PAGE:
Wednesday, May 7, 2008

Stress and Weight Gain

Ask Glen!

Q. Glen, Can Stress Making me Fat?

If you've ever polished off a pint of ice cream when you were under pressure or consumed a whole bag of chips when you were worried, it will come as no surprise that stress can lead to weight gain. And according to new research, stress puts people at increased risk for obesity because it not only prompts them to eat more, but also because it releases certain hormones that encourage the body to store fat.

Psychology and Biology
According to Pamela Peeke, M.D., assistant clinical professor of medicine at the University of Maryland School of Medicine, stress activates our body's fight-or-flight response. Chief among the hormones released during this response is the stress hormone cortisol.

As Peeke explains, cortisol increases appetite and intensifies cravings for sweets and simple carbohydrates--foods that make insulin levels spike and then plummet, making people feel hungrier. At the same time, cortisol stimulates deep abdominal cells to accept and store fat, which may explain why those who lead stressful, harried lives are at greater risk for gaining extra belly fat.

In addition, a 2007 Australian study suggests that stress may stimulate obesity by "unlocking" the body's fat cells. Researchers at the Garvan Institute of Medical Research in Sydney discovered that when people are feeling frazzled, their bodies release the "stress molecule" neuropeptide Y (NPY), which unlocks certain receptors in fat cells, causing them to grow in both size and number.

5 Ways to Beat Stress and Shed Pounds
Fortunately, there are ways to minimize your risk of stress-related weight gain. Follow these five steps to get started.

1. Get moving. Daily physical exercise helps the body to relieve tension, and it also releases "feel-good" chemicals called endorphins. Trying jogging, swimming, yoga, or taking a brisk walk--any of these activities will help to enhance your health and go a long way toward reducing stress levels.

2. Improve your coping skills. Stress-reduction therapy, meditation, journaling, and various alternative therapies can greatly improve your outlook and help you cope when things get tough. Be sure to talk to your doctor about finding the best coping strategies for you.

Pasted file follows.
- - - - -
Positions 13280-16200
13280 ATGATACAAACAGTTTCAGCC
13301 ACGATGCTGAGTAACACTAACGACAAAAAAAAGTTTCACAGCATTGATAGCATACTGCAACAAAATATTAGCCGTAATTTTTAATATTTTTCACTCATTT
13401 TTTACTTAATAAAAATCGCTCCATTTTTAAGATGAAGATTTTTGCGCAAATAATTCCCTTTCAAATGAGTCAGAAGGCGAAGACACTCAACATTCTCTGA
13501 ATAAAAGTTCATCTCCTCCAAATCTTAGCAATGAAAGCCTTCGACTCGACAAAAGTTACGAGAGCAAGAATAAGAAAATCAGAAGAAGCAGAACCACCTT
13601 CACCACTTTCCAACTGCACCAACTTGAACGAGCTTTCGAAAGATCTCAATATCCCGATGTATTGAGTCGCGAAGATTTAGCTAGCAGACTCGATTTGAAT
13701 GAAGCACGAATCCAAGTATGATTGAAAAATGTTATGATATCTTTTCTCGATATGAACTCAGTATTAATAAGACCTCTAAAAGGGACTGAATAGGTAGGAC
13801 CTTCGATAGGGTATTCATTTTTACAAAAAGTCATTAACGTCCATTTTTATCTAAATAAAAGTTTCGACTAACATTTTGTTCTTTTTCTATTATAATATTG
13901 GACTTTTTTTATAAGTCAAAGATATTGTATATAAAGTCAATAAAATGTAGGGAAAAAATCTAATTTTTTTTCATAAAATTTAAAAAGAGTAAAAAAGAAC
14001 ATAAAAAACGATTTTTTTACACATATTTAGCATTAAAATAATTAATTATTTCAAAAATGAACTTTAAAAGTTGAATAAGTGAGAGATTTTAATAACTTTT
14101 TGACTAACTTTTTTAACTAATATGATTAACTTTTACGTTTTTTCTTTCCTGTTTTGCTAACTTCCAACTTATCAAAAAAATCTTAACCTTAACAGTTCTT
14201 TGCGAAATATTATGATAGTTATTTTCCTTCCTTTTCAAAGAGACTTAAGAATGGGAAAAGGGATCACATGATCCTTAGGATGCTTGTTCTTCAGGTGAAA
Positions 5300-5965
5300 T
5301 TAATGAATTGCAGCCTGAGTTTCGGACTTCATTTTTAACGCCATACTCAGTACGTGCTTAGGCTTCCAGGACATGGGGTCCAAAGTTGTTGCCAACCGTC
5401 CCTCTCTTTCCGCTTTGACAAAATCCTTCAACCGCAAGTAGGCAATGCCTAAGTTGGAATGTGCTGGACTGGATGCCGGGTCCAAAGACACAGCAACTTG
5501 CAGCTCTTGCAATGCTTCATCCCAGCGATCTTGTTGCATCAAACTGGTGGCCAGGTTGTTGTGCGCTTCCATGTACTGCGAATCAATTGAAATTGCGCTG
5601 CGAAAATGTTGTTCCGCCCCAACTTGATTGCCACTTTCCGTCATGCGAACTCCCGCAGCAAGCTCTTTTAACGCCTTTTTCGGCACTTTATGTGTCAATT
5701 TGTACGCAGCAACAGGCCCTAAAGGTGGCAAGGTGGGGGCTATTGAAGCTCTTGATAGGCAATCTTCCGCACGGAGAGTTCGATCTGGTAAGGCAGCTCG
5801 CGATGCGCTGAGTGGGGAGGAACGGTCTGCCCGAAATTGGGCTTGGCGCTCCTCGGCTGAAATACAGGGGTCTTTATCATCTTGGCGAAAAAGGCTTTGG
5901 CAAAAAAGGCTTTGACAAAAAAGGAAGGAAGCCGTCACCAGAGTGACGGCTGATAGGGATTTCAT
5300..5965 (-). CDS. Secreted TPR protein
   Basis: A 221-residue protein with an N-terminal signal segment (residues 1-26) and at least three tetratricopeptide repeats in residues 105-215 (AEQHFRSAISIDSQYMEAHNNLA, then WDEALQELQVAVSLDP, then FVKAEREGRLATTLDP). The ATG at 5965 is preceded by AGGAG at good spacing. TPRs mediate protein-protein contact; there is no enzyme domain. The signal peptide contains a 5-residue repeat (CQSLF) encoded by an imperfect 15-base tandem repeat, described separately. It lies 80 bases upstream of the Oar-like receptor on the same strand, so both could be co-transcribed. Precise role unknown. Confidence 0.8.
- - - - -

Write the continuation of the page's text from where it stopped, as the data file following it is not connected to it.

3. Breathe deep. When people are stressed, they tend to take shallow breaths, which can actually increase tension. By contrast, taking several slow, deep breaths can restore a sense of calm. Start by exhaling deeply while contracting your stomach, then inhale slowly as you expand your abdomen.

4. Slow down. When things get hectic, we tend to speed up in order to feel like we're getting things done. But if you feel stressed out, experts recommend slowing down. Take a moment to calm yourself before starting new tasks, and slow down your speech patterns, too. Talking at a rapid pace can cause you to feel flustered and out of control.

5. Adjust your behavior. Reduce the risk of stress-related eating by preparing healthy meals and snacks ahead of time and waiting 15 minutes before giving in to cravings. Also remember that hunger and dehydration can intensify feelings of anxiety. So, no matter how busy you are, be sure to eat regularly and drink plenty of fluids.

Any personal health questions or problems mental or physical or before starting any diet or exercise program. Please consult your physician !

My mission is to provide you with "Trusted Advice for a Healthier Life."

Yours in good health

Any questions?

Ask Glen!

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Lawrenceville, Georgia, United States
Is the Founder of Fitness Builders 4 Life,the WorkOut GEM,G350,G180, G90, Eat 4 Life, Clean, Lean & Mean & Ask Glen. The mission of the Fitness Builders is to provide the community with health education and to empower people to change unhealthy lifestyles thereby increasing life expectancy. By educating the community on healthier lifestyle practices it is the intent of Fitness Builders to reduce the ravages of obesity, heart disease, cancer and other lifestyle or self inflicted diseases. Glen is also a AMA Certified Nutrition Specialist and a ACE, ACSM, NASM Certified Personal Trainer has 30+ years in Sports, Exercise Science and Nutritional Food Management, Learning and Mentoring Men and Women on a more Mental & Physical Healthy Life Style consisting of a low fat, low salt, Low carbohydrate, high protein, organic nutrition which also includes moderate exercise and mental awareness. Stay Informed, Live long and be Mentally and Physically Healthy! Any questions? Ask Glen!

Any Questions? Ask Glen!